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Integrating Intermarrieds: Conservative Movement Explores Outreach Approaches

This article is reprinted from the Detroit Jewish News with permission. Visit

Will Conservative Jews become less conservative when it comes to the issue of intermarriage? Time will tell, but the movement is looking to better serve congregants who have been touched by intermarriage.

Early this month, Rabbi Joseph Krakoff of Congregation Shaarey Zedek participated with 15 other Conservative rabbis from across the nation in what he describes as a "think tank" to "talk about the issues and do a better job as a movement and with our congregations of making intermarried households a more integral part of synagogue life."

The importance of the intensive two-day session on intermarriage in Los Angeles, sponsored by the Federation of Jewish Men's Clubs, became clear when all the participating rabbis raised their hands when asked if they had a non-Jewish relative somewhere in their family tree.

"We immediately understood our own family experiences as a microcosm of the American Jewish reality today," Rabbi Krakoff said. "It was clear that there is an immediate need to create authentic opportunities for outreach and inclusion within the realm of synagogue life.

"The question is a complicated one: How can we be inclusive while maintaining the integrity of our tradition?" he said.

Regarding tradition, the movement remains clear on its standards. In 1995, the Leadership Council of Conservative Judaism reaffirmed standards set by the Committee on Jewish Law and Standards of the Rabbinical Assembly that upheld matrilineal descent, and reserved membership in Conservative synagogues and affiliated organizations, as well as ritual honors, such as being called to the Torah, for Jews. It said, in part, "While the Conservative Movement acknowledges the individual and social circumstances that have given rise to an increase rate of intermarriage, it is committed to the ideological imperatives of encouraging in-marriages and conversions." But what can be done short of loosening these standards? That is what the rabbis, the movement and the congregations are dedicated to finding out.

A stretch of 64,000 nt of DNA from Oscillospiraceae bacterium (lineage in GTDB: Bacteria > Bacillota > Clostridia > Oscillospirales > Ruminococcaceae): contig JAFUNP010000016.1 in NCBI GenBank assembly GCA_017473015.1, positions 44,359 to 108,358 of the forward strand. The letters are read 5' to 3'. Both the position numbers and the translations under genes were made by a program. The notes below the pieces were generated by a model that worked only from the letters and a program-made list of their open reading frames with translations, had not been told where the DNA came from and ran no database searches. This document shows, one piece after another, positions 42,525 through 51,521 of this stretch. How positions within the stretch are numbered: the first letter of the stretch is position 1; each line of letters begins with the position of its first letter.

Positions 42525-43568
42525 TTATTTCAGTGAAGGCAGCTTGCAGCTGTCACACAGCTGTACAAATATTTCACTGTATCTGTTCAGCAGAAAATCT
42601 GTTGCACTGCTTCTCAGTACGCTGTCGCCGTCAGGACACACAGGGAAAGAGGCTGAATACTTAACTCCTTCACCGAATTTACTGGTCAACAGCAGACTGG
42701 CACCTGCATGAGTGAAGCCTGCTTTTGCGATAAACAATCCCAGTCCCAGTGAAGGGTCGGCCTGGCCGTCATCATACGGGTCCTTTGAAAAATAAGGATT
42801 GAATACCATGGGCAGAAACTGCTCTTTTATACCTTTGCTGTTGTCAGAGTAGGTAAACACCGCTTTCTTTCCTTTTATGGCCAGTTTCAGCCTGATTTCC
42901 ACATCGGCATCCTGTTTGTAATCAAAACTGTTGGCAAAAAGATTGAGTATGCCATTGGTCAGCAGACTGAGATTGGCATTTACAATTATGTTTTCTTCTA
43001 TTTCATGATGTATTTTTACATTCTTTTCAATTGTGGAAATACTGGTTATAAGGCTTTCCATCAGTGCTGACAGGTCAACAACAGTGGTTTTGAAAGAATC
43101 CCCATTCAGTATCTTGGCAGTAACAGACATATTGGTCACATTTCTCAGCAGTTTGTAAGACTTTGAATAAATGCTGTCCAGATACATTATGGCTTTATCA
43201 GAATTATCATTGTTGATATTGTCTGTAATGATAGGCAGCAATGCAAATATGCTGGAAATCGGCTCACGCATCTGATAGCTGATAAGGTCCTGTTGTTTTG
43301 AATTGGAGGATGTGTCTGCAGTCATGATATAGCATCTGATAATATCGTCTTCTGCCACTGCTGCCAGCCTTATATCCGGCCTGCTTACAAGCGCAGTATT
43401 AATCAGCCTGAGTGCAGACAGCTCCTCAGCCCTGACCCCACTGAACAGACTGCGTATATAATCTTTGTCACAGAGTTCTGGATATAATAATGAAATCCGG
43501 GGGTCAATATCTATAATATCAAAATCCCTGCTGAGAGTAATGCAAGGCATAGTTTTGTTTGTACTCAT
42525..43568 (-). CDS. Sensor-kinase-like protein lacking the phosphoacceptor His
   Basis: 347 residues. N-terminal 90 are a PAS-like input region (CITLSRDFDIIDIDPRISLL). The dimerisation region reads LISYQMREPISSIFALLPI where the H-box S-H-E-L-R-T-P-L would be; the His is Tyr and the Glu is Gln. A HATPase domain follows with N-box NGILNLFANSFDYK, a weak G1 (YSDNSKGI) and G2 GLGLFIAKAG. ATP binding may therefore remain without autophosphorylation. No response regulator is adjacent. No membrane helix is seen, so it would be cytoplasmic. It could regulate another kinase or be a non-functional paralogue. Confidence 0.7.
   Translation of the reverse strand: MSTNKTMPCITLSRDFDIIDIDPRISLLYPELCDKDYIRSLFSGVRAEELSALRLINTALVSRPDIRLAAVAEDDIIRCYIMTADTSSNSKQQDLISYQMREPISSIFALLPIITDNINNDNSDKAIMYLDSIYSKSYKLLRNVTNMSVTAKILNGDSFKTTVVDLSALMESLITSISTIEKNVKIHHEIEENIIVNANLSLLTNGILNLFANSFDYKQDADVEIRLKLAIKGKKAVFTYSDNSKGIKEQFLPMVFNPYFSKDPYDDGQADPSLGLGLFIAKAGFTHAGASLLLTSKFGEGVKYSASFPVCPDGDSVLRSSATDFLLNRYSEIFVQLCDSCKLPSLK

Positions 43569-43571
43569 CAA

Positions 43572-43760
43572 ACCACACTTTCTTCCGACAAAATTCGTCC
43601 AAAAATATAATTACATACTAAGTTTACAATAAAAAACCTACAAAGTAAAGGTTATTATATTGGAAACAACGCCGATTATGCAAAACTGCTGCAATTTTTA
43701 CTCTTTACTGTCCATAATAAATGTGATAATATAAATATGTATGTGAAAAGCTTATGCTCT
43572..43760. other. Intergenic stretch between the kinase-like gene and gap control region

Walking That Line
At the forefront of the keruv (outreach) effort, the name the movement has given to its interfaith efforts, is the Conservative Movement's Federation of Jewish Men's Clubs. Its 2001 publication Building the Faith: A Book of Inclusion for Dual-Faith Families has just been enhanced by a new publication, Let's Talk About It ... A Book of Support and Guidance for Families Experiencing Intermarriage.

"There is no sense in hiding the fact that there is intermarriage," said Rabbi Krakoff, who finds the book a useful and important tool to facilitate discussion "in a safe and nurturing environment." Plans are under way to begin such discussions at his synagogue in the coming year.

At the Los Angeles meeting, the rabbis discussed relating to non-Jewish marriage partners and in-laws, the role of the Jewish partner and grandparents in interfaith marriages and the impact on religious practice.

"We looked at non-Jewish characters in the Bible, including Shifrah, Puah and Yitro, and how they enhanced Jewish life through their intimate relationships with Jews," Rabbi Krakoff said.

"It is increasingly apparent to me that we have the distinct opportunity to amplify the commitment and identity of born-Jews as well as create a culture of non-Jews who are Chevrei Yisrael--friends of the Jews--willing to play an active role in raising Jewish children while maintaining a sense of attachment to Jewish life and the synagogue.

"We must focus on helping Jews retain a strong commitment to Jewish life," Rabbi Krakoff said, "while we create a safe place for the non-Jewish partner and the children to experience the joy of Judaism."

Derived from the Greek word for "assembly," a Jewish house of prayer. Synagogue refers to both the room where prayer services are held and the building where it occurs. In Yiddish, "shul." Reform synagogues are often called "temple." Hebrew for "bringing close," a term meaning Jewish outreach. Hebrew for "my master," the term refers to a spiritual leader and teacher of Torah. Often, but not always, a rabbi is the leader of a synagogue congregation. The first five books of the Hebrew Bible (Genesis, Exodus, Leviticus, Numbers, Deuteronomy), or the scroll that contains them.
Don Cohen

Don Cohen is a freelance writer and community activist living in West Bloomfield, Michigan.

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